Medical Therapy as a Bridge to Pulmonary Endarterectomy or BPA

Medical therapy is often used as a bridge to PEA or BPA, and it has been shown to delay the need for surgery.22,23 Studies show that medical therapy can significantly reduce PVR in patients with severe CTEPH prior to PEA.24,25 It has also been used to stabilize patients’ hemodynamics prior to undergoing BPA, although this data is limited.26 It is unknown if medical therapy improves postoperative outcomes, or if it potentially hinders or enhances PEA by altering the dynamic of the clot or vessel lumen. Despite the fact that it is routinely used as a bridge to PEA or BPA, further RCTs are needed to evaluate medical therapy in this role. Importantly, medical management should not delay referral to an expert center for comprehensive CTEPH management.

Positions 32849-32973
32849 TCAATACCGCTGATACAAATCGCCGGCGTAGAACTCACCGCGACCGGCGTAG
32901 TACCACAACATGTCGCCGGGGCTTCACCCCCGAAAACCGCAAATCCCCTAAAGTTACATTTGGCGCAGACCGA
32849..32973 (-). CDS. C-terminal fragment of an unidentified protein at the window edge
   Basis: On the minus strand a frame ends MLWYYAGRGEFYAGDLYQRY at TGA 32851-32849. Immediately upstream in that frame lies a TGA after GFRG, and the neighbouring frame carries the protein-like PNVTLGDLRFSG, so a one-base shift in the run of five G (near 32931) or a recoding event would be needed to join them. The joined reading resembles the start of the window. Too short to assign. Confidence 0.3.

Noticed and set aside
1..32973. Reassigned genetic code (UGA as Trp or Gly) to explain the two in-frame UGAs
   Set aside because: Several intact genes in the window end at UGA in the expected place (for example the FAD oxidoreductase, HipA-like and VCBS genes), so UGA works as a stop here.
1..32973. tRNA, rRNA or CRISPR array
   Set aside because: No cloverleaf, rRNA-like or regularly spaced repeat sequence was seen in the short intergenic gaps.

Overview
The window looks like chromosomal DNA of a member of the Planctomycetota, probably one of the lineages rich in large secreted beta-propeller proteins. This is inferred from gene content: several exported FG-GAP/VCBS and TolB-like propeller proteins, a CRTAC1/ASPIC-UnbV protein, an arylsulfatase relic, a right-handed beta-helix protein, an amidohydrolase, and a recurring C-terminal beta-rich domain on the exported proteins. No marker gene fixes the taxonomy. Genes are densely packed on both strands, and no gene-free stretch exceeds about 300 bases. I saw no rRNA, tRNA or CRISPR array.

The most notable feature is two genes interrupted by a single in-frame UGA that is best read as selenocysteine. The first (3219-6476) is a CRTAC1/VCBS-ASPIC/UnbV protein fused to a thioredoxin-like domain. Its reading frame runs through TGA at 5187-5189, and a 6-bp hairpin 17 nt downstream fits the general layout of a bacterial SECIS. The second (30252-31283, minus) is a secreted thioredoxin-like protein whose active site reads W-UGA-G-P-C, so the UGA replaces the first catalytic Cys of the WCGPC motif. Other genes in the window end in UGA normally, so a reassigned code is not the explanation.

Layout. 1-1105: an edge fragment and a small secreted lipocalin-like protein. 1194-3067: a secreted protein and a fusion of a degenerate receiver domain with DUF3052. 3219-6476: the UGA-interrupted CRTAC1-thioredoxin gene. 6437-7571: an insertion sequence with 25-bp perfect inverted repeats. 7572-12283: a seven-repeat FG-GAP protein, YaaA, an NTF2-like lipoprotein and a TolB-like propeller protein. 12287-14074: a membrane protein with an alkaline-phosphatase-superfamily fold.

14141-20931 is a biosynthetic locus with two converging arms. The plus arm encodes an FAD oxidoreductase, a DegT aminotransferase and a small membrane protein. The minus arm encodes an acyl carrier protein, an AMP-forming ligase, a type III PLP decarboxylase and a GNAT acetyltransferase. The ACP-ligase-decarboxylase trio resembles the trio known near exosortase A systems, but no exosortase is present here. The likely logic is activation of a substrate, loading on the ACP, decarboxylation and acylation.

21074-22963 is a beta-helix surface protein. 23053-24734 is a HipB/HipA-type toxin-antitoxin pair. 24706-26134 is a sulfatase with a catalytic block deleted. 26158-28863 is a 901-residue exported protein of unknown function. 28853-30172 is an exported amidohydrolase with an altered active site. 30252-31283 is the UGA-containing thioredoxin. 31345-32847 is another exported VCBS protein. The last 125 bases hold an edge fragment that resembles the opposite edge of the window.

Pulmonary endarterectomy remains the treatment of choice for patients with operable CTEPH. For those with inoperable CTEPH, nonsurgical options such as medical therapy and BPA can be considered. In either case, treatment options should be discussed in a multidisciplinary CTEPH meeting at a CTEPH expert center such as Houston Methodist Hospital. Post-PEA patients should receive regular hemodynamic assessments. Patients with evidence of post-PEA PH should receive optimized medical therapy and be considered for BPA or repeat PEA. Current data for medical management support therapy targeting the nitric oxide pathway, and some support targeting the prostacyclin and endothelin pathways. Although data for combination therapy is lacking, it is often used in these patients. For all patients diagnosed with CTEPH, lifelong anticoagulation is a cornerstone of therapy. Referral to an expert CTEPH center is recommended to complete operability assessment by a multidisciplinary team, with periodic re-evaluation for surgical candidacy and BPA therapy.